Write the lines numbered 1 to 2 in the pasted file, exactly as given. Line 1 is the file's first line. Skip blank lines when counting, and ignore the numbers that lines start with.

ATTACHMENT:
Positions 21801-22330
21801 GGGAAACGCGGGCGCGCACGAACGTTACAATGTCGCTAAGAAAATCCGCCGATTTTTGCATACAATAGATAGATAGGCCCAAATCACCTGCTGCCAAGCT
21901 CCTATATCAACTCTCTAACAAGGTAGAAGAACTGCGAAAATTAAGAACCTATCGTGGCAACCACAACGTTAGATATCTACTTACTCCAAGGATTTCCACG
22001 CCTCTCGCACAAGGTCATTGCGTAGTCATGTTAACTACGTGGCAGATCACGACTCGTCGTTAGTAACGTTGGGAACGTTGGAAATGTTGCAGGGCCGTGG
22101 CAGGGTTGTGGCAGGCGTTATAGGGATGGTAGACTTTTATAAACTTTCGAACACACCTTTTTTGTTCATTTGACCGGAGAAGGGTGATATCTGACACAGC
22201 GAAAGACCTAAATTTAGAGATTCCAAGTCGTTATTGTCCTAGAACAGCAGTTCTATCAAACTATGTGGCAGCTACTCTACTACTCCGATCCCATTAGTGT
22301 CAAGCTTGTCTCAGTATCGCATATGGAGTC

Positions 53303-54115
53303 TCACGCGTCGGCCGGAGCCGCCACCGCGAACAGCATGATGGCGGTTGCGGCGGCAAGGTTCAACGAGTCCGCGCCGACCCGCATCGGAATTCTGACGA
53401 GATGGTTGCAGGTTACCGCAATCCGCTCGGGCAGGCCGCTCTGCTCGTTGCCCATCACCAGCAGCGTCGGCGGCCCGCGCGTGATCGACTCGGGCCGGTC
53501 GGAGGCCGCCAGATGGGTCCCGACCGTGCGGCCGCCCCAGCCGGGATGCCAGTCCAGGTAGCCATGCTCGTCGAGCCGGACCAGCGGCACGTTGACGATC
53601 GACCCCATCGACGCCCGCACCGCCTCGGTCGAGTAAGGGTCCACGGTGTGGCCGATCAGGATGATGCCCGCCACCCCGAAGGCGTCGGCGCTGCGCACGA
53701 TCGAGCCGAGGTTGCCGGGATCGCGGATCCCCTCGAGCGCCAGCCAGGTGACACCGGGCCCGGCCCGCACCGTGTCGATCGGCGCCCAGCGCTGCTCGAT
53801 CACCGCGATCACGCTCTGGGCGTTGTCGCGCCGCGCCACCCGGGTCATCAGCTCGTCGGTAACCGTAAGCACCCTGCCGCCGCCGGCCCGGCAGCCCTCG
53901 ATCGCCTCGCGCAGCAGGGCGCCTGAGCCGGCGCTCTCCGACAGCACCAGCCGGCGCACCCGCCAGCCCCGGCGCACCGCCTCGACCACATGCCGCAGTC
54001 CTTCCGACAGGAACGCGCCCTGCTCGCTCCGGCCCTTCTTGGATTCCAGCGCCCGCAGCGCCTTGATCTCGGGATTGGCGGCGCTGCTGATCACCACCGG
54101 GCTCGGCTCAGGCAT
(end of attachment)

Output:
Positions 21801-22330
21801 GGGAAACGCGGGCGCGCACGAACGTTACAATGTCGCTAAGAAAATCCGCCGATTTTTGCATACAATAGATAGATAGGCCCAAATCACCTGCTGCCAAGCT